A man who spent nearly four years on the street is sharing his story to celebrate having a place to call home this Christmas at Emmaus Greenwich.

South London native, Tony Long, woke up one morning in 2014 and left his family, two children and his home in Essex:

“Although I didn’t realise it at the time, I was having a mental breakdown. A combination of events led me to leave everything; I was in the process of splitting up with my wife; my grandad, who had a huge influence on me, passed away; and I was working non-stop running four busy kitchens as a chef. It all became too much.”

Unwell, Tony left his home in just a t-shirt and jeans on a cold January morning and made his way to London:

“I will always remember that first night sleeping rough. I was on the steps of Victoria station and it was snowy. I found newspapers in a nearby recycling bin and wrapped myself in them to keep warm.”

Tony went on to spend over three years on the street, travelling around coastal areas but always returning to London:

“I began to sell The Big Issue and would save all the money to get the cheapest bus ticket to coastal towns for a few weeks before returning to London to get a new sleeping bag and clothes. The thought of contacting my family scared me because I thought they would be angry – I felt stuck in the situation that I found myself in.”

In London, Tony’s regular sleeping spots became a sheltered walkway by the OXO Tower and near Victoria Station:

“Some people would stop for a chat and bring me coffee, but generally being homeless in London made me feel like I was invisible or that I must be an addict or alcoholic.”

Over the years, Tony was faced with extreme weather conditions:

“It was horrible in the sun, but the worst was in the rain and snow. I will never moan about the cold again. When you’re homeless, the rain and snow ruins you and I would do anything not to get my clothes or feet wet as I knew that would mean trouble. Thinking back, it was amazing what my brain and body handled.”

After roughly two years, Tony discovered that he was reported as a missing person:

“I was in Wales at the time when a policeman asked for my details. I came up as a missing person and he told me to contact my children. That’s when it really hit home for me. I didn’t contact them straight away but must have gone to the phone about 50 times that week to do it. There wasn’t much of a conversation when I finally did, as it was mostly me crying. They understood that I had been unwell, but they thought I had died and that is something that I will always wish I could take back.”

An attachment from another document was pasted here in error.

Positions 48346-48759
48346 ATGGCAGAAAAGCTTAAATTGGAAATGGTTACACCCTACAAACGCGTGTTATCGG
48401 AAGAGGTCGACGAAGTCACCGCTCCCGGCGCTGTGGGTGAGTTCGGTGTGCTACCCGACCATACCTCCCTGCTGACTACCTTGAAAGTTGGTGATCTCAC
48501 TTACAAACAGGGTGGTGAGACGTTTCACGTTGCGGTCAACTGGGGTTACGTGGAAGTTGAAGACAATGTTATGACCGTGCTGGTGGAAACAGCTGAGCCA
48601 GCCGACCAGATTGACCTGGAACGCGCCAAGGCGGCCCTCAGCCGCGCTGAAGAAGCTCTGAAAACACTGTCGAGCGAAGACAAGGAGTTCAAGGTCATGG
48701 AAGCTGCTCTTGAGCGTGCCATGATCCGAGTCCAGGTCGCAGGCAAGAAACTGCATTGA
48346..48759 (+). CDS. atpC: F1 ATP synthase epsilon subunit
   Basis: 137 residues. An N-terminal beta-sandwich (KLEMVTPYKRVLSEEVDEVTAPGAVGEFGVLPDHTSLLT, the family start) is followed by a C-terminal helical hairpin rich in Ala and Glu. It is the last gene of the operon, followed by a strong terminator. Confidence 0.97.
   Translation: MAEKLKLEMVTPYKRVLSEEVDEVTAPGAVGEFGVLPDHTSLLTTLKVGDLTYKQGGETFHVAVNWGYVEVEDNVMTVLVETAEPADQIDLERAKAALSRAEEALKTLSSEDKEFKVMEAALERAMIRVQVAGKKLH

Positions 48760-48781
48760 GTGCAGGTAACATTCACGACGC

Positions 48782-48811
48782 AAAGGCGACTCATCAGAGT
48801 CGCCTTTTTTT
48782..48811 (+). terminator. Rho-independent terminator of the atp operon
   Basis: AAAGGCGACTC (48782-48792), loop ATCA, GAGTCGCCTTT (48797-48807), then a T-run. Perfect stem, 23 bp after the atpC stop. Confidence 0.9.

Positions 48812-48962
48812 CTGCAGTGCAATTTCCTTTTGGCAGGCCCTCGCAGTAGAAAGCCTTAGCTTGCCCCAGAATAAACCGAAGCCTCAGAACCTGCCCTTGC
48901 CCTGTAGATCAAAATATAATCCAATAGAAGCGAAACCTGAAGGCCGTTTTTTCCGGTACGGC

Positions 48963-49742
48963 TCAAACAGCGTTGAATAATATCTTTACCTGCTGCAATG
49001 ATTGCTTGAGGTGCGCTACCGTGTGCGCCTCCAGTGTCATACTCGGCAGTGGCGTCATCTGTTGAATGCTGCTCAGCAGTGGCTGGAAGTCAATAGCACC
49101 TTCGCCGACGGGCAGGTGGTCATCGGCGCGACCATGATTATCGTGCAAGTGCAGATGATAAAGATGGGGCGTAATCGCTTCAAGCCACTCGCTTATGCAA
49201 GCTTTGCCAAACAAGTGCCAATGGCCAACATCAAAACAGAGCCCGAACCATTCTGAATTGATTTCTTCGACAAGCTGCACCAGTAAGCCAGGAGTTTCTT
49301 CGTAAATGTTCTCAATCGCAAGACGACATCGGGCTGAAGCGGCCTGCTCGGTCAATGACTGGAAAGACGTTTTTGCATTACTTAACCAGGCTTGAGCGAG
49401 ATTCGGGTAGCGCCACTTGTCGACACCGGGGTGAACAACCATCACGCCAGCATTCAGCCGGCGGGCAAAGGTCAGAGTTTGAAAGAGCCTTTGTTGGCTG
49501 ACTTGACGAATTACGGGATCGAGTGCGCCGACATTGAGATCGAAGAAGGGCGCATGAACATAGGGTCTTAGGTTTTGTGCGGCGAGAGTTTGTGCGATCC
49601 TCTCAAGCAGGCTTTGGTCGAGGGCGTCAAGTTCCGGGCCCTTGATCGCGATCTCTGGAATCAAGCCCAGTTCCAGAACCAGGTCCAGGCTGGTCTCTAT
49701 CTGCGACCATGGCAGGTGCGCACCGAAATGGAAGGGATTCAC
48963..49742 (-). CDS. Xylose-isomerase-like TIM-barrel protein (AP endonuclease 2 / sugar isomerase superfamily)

Taking steps to rebuild his life, Tony moved to Emmaus Greenwich, a South East London charity which supports formerly homeless people by giving them a home and the opportunity to work in its social enterprise:

“I’m so thankful to be at Emmaus. The structure it provides is exactly what I need to eventually live independently again. I run the kitchen in the community cooking all the meals for the other people being supported too, and I love it. I get to see my children regularly, and the support I’ve received from family and friends has made me feel very lucky. Before my breakdown, I was living life at a hundred miles an hour, and somehow I have managed to come through the other end with a positive outlook on life.”

This Christmas, Tony will be celebrating with others at Emmaus Greenwich, whereas other years have been different:

“I’ve spent Christmas on the street alone near Victoria station, not wanting anything to do with it. I can remember falling asleep outside on one New Year’s Eve being so tired that I managed to sleep through the firework display. This Christmas though, I’ll be at Emmaus and seeing my children which I’m really looking forward to.”

Emmaus Greenwich offers an alternative route out of homelessness within a supportive environment for 33 men and women who have experienced homelessness and social exclusion. Those supported at the community live together and help to manage the charity’s three shops in Lee, Plumstead and Poplar which gives them the opportunity to learn new skills and in turn raises funds to run the charity.

To find out more about Emmaus Greenwich, or to support the charity, please visit www.emmaus.org.uk/greenwich.